"Susie, it's just so stressful!" my friend Marni complained to me at dinner a few weeks ago.
Inwardly, I rolled my eyes. Outwardly, I just took a big-ass sip of my Prosecco and exhaled. Marni was launching a new project and—once again—felt stressed as hell. This was a common pattern with my new friend Marni, I was rapidly starting to notice. Her apartment move was stressful—that's fair enough. Then her relationship with her mother was making her crazy. Then—flustered as usual—she'd send me frantic-sounding texts for my biz input on her various projects.
It's one thing to be stressed out—heck, we all are at one time or another, right? But Marni's stress was constant. So much so that… dare I label it a victim loop? This is a term we refer to in coaching when someone has the same problem over and over and takes no responsibility for it or shows any plans to change it. (The solution is to be accountable for the problem and apply action to solve it.)
Quite frankly, Marni's consistently drama-fueled energy was making me tired. I like her a lot, but her repetitive patterns cause two things to happen:
- She ends up repelling others. Victim loops are never sexy—I bet you can think of a few people in your life with one on repeat right now.
- She's made it difficult for others to believe in or respect the urgent or important nature of her current needs.
Put simply—when everything's urgent, nothing is urgent. It reminds me of "The Boy Who Cried Wolf" (found in this sweet collection on page 41).
Here are some other examples:
- An anxious coworker flags every email as important. (Sigh.)
- A friend goes on the same destructive "I'm single, and it's awful," or "My relationship is such a mess" rant. (Ugh—not this topic again.)
- A relative constantly complains about feeling fat or unfit. (Boring, boring, boring.)
- Your spouse hates his or her job and openly yabbers on about it but won't do a thing to change it. (For the millionth time.)
- Not only do these ongoing actions fail to elicit sympathy, they fail to even activate a listening ear.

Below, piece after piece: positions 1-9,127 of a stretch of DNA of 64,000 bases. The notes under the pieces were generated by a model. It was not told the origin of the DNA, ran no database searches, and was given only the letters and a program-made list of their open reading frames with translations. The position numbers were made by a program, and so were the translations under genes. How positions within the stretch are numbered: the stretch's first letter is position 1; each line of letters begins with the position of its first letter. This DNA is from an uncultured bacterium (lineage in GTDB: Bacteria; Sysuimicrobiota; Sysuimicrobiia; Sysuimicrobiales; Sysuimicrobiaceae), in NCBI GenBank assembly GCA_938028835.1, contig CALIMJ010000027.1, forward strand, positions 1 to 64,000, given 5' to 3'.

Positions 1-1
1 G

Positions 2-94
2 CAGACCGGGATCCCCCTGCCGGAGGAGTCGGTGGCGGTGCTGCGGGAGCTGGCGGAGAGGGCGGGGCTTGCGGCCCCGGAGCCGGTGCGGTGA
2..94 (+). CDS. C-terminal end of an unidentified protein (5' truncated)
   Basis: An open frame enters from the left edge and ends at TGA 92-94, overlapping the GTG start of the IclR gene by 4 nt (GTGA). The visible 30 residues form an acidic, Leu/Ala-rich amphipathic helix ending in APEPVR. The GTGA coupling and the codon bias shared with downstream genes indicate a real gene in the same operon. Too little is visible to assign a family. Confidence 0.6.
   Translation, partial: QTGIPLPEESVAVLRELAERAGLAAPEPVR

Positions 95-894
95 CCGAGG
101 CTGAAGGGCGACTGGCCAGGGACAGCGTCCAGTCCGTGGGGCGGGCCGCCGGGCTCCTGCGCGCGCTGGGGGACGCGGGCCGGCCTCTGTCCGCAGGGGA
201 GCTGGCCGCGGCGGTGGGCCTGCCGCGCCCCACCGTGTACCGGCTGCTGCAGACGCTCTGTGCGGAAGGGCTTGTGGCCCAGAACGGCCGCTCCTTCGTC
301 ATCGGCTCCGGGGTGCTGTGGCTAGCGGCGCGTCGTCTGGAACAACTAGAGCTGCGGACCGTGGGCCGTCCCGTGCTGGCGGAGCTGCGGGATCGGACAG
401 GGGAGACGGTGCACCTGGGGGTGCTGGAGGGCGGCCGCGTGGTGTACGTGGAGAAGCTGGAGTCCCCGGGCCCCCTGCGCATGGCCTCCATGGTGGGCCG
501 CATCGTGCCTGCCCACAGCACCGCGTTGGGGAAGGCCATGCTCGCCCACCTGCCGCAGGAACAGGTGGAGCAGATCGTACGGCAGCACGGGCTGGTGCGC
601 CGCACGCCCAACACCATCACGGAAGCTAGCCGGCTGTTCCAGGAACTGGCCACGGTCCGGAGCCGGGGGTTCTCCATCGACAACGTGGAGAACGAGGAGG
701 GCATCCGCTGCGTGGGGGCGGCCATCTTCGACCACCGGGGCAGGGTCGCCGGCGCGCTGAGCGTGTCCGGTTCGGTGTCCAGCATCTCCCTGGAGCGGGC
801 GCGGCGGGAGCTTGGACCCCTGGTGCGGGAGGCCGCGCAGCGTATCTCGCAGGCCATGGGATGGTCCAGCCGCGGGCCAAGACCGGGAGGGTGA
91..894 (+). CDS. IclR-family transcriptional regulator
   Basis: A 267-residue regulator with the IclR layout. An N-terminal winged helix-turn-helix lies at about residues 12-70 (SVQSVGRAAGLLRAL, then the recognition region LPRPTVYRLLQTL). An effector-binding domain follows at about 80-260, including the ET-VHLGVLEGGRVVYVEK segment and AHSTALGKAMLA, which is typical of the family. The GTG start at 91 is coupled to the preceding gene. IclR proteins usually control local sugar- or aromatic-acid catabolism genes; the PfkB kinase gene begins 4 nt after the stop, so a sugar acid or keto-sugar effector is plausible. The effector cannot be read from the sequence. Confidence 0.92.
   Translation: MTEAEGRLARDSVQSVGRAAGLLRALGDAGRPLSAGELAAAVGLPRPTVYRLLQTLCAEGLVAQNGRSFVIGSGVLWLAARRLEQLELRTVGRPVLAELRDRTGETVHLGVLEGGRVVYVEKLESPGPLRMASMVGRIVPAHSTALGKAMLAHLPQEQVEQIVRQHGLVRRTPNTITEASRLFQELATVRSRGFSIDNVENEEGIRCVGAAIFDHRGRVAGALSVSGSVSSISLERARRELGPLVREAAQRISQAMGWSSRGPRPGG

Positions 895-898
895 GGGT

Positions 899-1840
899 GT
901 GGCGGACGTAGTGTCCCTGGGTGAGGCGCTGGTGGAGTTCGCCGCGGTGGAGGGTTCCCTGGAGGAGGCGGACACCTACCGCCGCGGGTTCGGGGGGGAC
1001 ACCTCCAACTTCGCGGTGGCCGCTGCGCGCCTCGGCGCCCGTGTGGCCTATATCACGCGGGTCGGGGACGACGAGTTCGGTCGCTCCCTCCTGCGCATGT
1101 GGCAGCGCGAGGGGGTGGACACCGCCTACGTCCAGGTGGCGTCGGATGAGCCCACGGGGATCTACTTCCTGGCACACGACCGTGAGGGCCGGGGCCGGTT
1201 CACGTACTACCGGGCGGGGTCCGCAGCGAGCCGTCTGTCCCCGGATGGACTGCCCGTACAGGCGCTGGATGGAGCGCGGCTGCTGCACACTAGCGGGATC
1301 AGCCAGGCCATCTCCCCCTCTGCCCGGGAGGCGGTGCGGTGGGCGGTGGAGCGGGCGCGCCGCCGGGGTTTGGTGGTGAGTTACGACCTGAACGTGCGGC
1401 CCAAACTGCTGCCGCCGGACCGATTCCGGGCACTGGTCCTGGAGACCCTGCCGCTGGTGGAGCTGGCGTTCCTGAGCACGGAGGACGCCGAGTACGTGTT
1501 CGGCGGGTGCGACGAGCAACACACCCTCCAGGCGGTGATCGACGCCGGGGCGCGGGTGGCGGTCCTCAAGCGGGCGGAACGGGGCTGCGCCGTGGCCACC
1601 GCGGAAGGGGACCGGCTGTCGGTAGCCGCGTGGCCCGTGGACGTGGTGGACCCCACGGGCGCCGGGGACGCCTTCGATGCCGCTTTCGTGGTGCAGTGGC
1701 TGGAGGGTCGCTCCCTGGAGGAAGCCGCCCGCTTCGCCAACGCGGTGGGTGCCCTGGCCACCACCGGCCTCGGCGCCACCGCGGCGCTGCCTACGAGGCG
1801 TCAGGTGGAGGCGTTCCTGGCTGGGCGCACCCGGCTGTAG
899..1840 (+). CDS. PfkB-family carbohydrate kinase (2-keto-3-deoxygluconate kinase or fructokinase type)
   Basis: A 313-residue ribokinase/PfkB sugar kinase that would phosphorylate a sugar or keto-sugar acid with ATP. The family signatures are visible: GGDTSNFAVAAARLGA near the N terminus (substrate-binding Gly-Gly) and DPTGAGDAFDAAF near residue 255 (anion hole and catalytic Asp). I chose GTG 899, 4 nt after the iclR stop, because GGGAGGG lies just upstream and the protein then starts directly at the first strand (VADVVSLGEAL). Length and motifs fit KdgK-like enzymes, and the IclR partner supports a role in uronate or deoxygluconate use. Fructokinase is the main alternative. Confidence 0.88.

Here are two key things you can do to silence the wolf cries in your life:
1. Tell the person what they've been doing—if possible. This might not work out if the culprit is your boss, but it can be a great tactic with someone in your personal life. For instance, I once told my best friend—who was in the habit of complaining nonstop about her ex-boyfriend—"Do something about Andrew or stop complaining about him to me." My unwillingness to listen to even one more sob story got her thinking… and she dumped him soon after.
We shape up when someone we love holds a mirror to us. It might feel harsh, but in most cases, this can be incredibly helpful.
2. Give yourself a reality check. We're swift to highlight the faults of others, but I've yet to meet a person—ever—who doesn't cry something a little too often. It might not be wolf, but it could easily be "too busy," "too tired," "too fill in the blank." When I wail to my husband for the 917th time that I'm "stretched too thin" in my business and life, he tells me, "Stop choosing it, then!" Because I sure as heck pile on the fun projects and social commitments at will.
You have way more power to choose your life's actions than you give yourself credit for.
The most important steps toward dialing down the drama: Don't be the boy who cried wolf. Be accountable for your actions. If you don't, the price you pay is that you can't change a thing. Be honest with yourself and responsible for your life—self-awareness not only commands the respect the admiration of others, it's better and easier for everyone.
But most importantly, it's better and easier for you.
Susie Moore is Greatist's life coach columnist and a confidence coach in New York City. Sign up for free weekly wellness tips on her website and check back every Tuesday for her latest No Regrets column!